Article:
Chains of Reason is currently just an idea
That idea is an online platform for a new form of discourse.
Just as Wikipedia is a collaborative platform for the presentation of knowledge, Chains of Reason would be a collaborative platform for the presentation of arguments. Although, whereas Wikipedia only presents established knowledge, it would be possible to present both established and original arguments on Chains of Reason.
Also like Wikipedia, the site would use wiki software, be run on a nonprofit basis, and be ad-free.
The presentation format
Arguments would be presented as a series of small logical steps. Each step would consist of two premises followed by a conclusion, with the conclusion of each step prior to the last step also being the first premise of the next step. The chain of reasoning would be displayed as in the following example:
Brain activity is the interaction and motion of matter in the brain.
The interaction and motion of matter is dictated solely by the laws of physics.
Brain activity is dictated solely by the laws of physics.
Some brain activity underlies the decision-making process.
The decision-making process is ultimately dictated solely by the laws of physics.
If the decision-making process is ultimately dictated solely by the laws of physics then we don't have free will.
We don't have free will.
A new form of discourse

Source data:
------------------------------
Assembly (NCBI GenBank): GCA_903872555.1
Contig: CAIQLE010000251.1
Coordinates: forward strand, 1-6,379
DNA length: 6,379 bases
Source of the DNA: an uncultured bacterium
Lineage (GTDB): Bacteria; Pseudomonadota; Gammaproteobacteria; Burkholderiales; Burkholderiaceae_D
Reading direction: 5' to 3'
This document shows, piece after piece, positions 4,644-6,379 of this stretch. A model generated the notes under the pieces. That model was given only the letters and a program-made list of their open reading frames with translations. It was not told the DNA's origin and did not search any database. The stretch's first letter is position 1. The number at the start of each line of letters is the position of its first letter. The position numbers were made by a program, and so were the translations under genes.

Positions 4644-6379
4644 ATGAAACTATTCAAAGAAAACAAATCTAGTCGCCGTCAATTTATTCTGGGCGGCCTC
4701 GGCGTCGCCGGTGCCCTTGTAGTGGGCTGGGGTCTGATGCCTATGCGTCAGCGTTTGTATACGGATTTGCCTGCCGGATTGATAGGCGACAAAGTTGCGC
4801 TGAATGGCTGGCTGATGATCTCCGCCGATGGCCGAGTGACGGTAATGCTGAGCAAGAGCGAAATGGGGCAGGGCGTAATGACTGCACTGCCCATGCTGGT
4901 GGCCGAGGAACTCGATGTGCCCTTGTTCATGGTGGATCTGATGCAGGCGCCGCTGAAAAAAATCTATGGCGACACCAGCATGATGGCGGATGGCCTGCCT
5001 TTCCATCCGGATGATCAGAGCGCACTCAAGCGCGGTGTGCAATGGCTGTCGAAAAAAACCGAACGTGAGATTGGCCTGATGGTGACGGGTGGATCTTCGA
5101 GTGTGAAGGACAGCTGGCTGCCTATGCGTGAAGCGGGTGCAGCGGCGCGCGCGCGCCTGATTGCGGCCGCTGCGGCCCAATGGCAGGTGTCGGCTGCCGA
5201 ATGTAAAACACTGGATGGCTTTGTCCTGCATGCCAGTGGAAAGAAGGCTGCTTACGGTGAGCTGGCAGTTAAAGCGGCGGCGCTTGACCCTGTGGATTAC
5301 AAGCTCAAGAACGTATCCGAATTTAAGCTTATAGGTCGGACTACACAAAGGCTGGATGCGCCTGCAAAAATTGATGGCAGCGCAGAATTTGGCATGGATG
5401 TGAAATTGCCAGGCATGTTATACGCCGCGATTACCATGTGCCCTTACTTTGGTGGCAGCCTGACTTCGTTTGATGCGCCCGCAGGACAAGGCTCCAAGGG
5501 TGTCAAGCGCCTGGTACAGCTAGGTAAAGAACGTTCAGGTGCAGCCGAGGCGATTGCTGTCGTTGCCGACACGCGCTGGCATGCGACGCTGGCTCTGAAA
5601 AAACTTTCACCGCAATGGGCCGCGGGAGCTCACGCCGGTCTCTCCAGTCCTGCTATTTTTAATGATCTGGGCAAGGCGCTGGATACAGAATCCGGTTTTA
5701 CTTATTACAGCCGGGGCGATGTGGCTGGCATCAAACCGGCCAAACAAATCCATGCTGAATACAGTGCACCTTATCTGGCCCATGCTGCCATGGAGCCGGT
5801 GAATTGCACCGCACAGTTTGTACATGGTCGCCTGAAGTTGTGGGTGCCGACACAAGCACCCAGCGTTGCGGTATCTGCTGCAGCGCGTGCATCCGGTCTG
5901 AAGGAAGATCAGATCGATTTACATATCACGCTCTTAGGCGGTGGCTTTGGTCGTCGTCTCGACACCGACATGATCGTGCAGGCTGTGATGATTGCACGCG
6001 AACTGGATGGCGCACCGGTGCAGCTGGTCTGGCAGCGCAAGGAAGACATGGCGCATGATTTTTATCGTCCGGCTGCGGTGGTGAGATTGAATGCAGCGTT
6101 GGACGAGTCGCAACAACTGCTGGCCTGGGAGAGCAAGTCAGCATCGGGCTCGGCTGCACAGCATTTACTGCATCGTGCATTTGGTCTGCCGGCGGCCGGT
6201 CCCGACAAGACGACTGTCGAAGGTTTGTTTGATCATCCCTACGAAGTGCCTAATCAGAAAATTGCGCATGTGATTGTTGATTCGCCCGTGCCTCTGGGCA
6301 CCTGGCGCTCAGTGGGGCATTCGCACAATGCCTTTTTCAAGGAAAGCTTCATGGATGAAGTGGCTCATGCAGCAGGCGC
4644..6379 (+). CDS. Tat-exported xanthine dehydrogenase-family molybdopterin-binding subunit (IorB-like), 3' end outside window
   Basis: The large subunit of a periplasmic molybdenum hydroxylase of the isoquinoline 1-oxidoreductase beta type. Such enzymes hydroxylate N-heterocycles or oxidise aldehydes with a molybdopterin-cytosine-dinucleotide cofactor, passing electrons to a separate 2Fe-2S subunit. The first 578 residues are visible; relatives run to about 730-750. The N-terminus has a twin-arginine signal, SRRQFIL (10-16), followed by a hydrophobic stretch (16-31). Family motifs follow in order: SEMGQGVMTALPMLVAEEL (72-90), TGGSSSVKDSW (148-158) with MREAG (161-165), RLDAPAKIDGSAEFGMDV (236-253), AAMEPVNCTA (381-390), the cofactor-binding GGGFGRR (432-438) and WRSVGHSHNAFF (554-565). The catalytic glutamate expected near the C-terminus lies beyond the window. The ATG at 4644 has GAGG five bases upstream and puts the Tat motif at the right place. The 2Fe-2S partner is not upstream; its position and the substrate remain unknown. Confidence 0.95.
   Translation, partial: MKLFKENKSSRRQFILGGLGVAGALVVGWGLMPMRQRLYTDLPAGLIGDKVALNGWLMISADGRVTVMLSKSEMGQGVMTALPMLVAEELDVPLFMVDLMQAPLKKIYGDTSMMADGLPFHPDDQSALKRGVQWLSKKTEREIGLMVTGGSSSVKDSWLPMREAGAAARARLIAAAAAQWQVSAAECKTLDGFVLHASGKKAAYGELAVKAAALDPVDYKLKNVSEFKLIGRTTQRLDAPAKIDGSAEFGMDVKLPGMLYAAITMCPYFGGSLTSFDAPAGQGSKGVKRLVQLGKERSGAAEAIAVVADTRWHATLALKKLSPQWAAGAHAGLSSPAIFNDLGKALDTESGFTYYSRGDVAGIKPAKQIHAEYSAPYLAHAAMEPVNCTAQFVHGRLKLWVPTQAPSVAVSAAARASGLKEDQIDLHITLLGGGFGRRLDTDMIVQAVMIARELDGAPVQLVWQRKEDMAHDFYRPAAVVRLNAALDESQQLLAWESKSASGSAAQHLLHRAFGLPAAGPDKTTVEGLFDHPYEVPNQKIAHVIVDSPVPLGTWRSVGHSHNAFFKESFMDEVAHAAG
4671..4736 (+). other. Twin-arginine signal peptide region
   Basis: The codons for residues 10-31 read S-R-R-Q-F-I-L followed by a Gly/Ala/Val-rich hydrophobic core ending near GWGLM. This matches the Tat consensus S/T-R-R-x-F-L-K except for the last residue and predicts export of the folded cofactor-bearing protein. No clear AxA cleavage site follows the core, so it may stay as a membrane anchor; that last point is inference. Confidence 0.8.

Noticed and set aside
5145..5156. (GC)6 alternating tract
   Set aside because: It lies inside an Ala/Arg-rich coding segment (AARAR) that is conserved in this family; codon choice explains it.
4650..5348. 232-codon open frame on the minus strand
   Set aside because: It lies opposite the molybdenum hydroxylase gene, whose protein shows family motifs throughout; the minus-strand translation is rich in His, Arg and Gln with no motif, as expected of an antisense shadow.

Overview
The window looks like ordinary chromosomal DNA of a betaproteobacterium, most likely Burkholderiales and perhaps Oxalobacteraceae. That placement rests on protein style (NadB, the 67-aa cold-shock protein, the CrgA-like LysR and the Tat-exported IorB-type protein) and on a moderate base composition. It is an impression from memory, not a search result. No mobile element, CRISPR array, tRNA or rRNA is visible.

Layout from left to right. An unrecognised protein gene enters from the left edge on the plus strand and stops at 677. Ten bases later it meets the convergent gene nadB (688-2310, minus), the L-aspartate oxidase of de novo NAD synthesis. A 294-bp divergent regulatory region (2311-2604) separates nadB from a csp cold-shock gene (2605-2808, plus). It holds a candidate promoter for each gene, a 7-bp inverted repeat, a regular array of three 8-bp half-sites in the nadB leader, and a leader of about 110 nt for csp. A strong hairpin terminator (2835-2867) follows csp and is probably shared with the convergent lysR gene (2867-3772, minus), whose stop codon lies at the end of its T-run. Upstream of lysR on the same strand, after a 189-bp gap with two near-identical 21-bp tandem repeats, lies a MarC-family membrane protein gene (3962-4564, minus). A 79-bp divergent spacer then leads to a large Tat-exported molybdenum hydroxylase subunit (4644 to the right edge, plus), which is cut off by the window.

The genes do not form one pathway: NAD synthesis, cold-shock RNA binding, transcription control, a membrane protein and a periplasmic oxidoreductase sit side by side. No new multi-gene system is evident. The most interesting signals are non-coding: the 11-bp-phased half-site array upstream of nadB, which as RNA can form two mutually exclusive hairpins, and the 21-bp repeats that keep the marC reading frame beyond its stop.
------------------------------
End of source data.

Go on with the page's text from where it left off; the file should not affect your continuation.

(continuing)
Discourse between people about their contrary beliefs, however polite, is normally adversarial, as each person tries to demonstrate that their belief is correct and their opponent's belief is wrong. But Chains of Reason would be a platform for a collaborative discourse between people about their contrary beliefs.
That is, just as people on Wikipedia with contrary beliefs collaborate on articles related to those beliefs, people on Chains of Reason with contrary beliefs would collaborate on the presentation of arguments for and against those beliefs.
The only debate on the platform would be about how best to accurately, clearly and concisely present each argument. Although, it would be possible for an argument to be presented as a counterargument to a step in another argument by linking from the latter to the former.
Who's behind Chains of Reason?
The basic idea of Chains of Reason was devised by me, Derrick Farnell.
Want to get involved?
If you'd like to help develop this idea, and the website, email me at email@example.com or join the discussion at the Chains of Reason subreddit.
There's also a Twitter account.